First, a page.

Let me choose 12,000 men. I’ve said before that the word for thousand can refer either to a thousand or to a company of men. It might have been difficult for him to call up 12,000 men immediately, but there may have been twelve companies of men ready to go in Jerusalem.

And Ahithophel wants to act immediately. Let me choose the men and set out tonight in pursuit of David. So, let’s not delay. Let’s not wait around. Let’s act now. We leave tonight.

And let’s go tonight, so I can attack David while he’s tired and weak. He’s tried and weak, because he’s had to leave Jerusalem in a hurry and he’s on the run. He and his wives and children and his men will be exhausted.

And Ahithophel wants to strike David with terror so that those who are with him will flee. So, before they have a chance to get organised, let me make a surprise attack. They’ll be disorganised and unprepared and so, they’ll panic and run away to save their lives.

And Ahithophel is only interested in getting David. There’s no need for an all-out slaughter. Let me strike David down and we’ll bring everyone else back to you: ‘The death of the man you seek will mean the return of all.’ So, there’s no need for a long, drawn-out civil war, which will mean lots and lots of people are killed or injured. Let me make a quick raid, in and out, to get David and to get home again.

That’s his plan. And look at verse 4:

This plan seemed good to Absalom and all the elders of Israel.

Verses 5 to 14a

So, they’ve got a plan together. Let’s do it. That’s what we’re expecting, isn’t it? But out of the blue it seems, Absalom says in verse 5:

Summon also Hushai the Arkite, so that we can hear what he has to say.

Although Ahithophel’s plan seemed good to Absalom, he still wants a second opinion. And according to verse 6, when Hushai was brought before Absalom, Absalom said:

Ahithophel has given this advice.

Instead of repeating everything Absalom said to Hushai, the narrator abbreviates what he said, but we can assume that he told Hushai exactly what Ahithophel was proposing. And that’s good, because it means Hushai can shape his reply to undermine what Ahithophel had said.

And Hushai undermines Ahithophel wonderfully. He begins by saying that Ahithophel’s advice is not good this time. It’s not good this time. Normally his advice is excellent and everyone should follow it. But not this time. And I’ll tell you why. And you can imagine Absalom and all the elders with him leaning forward in their seats to hear what’s wrong with Ahithophel’s advice this time. And this is what he said.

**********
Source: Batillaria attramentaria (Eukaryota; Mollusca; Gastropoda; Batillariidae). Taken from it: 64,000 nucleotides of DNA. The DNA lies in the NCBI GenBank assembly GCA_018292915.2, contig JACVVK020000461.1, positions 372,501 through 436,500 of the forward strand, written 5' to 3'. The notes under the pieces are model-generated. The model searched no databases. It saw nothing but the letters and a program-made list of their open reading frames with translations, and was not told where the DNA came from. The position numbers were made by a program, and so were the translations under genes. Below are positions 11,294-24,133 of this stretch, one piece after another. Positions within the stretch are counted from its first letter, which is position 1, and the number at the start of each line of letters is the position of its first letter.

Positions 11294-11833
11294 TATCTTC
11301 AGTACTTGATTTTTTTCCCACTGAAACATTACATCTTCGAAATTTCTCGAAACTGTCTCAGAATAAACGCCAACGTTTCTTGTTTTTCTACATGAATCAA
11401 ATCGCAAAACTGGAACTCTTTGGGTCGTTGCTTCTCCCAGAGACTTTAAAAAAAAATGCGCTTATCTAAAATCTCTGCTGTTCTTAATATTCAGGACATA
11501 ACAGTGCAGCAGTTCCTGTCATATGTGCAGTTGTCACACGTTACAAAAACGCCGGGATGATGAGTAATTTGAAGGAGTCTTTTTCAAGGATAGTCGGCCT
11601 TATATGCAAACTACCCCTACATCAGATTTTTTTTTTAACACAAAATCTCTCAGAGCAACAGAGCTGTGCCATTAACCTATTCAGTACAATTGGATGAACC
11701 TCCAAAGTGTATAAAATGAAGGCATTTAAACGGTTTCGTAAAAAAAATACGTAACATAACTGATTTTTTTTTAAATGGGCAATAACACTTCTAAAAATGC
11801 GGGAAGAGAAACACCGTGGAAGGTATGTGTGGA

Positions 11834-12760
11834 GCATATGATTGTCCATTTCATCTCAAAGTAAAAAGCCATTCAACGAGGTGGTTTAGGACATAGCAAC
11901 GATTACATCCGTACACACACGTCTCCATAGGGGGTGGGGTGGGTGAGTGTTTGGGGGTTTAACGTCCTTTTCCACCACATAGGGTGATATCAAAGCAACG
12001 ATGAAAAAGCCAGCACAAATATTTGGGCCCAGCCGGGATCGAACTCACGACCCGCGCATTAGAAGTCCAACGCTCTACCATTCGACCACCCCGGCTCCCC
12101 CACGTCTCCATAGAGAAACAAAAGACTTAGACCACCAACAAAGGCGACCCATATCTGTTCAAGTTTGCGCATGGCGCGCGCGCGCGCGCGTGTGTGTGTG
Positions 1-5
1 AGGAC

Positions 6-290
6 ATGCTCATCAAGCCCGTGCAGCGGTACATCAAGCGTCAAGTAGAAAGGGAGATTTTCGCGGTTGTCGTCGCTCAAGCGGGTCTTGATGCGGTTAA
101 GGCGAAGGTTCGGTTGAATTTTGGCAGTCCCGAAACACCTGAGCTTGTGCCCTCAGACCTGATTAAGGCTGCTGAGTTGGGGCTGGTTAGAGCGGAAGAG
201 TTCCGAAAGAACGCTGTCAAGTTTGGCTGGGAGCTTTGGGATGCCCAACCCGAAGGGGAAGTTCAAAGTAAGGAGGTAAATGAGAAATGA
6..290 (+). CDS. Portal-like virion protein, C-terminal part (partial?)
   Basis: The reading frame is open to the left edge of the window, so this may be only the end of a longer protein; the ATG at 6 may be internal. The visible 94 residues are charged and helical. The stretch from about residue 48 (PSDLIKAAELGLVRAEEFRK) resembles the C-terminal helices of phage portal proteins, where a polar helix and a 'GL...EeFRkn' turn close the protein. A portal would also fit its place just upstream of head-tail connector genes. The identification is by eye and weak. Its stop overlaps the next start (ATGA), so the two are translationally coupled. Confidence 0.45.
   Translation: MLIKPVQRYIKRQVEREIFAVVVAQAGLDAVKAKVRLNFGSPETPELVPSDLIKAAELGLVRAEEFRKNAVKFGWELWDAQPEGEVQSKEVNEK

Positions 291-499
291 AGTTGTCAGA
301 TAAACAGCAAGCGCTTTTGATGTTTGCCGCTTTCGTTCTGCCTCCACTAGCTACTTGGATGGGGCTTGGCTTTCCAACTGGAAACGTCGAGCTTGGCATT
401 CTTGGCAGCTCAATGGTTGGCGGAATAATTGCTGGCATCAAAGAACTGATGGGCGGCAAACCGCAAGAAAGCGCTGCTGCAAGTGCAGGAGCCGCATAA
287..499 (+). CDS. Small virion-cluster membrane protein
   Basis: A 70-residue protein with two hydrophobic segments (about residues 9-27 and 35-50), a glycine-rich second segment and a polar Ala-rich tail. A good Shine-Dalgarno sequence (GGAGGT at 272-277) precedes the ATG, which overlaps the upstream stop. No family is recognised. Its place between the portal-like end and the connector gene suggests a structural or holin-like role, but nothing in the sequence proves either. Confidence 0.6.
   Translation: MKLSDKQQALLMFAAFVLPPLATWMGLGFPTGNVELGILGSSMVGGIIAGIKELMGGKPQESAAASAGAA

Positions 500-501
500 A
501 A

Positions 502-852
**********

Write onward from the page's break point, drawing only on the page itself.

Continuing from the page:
Firstly, everyone knows David and his men are great fighters. They are mighty warriors. They are like a wild bear who has been robbed of her cubs. Who would want to face a wild bear who has lost her cubs? And who would want to face David when he’s angry? Ahithophel thinks they’ll be tired and weak and therefore a push-over. But even though they’re tired and weak, they are fierce fighters.

Furthermore, David is an experienced fighter. So, he’ll not spend the night with his troops. He’ll be hiding in a safe place somewhere. So, Ahithophel thinks it will be possible to strike David down. But you won’t be able to find David.

And then, if you get into a fight with them and David’s men are able to kill some of your army, then it will only frighten and demoralise the rest of the nation who hear about it. They’ll have second thoughts about supporting you; and even the bravest soldier, whose heart is like the heart of a lion, will melt with fear, because everyone knows your father is a fighter, a mighty warrior, and that those who are with him are brave. So, Ahithophel thinks it will be easy to get David. But it won’t.

So, here’s what you should do instead, says Hushai. Let all Israel be gathered to you. That is, get as big an army as possible. So, we’ll not rely on a small raid, but we’ll have a big campaign. And you yourself, Absalom, can lead them into battle. And you see, he massaging Absalom’s ego. Ahithophel’s plan was all about what Ahithophel would do. And so, if he succeeded, he would get all the glory. Absalom plan, if it worked, would mean Absalom got all the glory, because he would be seen as the great leader of this great army.

And then, let’s attack David and his men and we won’t let any of them live. We’ll kill them all. If they flee to a city, then we’ll get all of Israel to pull that city apart with ropes. So, Ahithophel wants to lead a small army to strike down David alone. Hushai proposes that Absalom should lead a big army and strike down David and all who sided with him. Let’s destroy them all.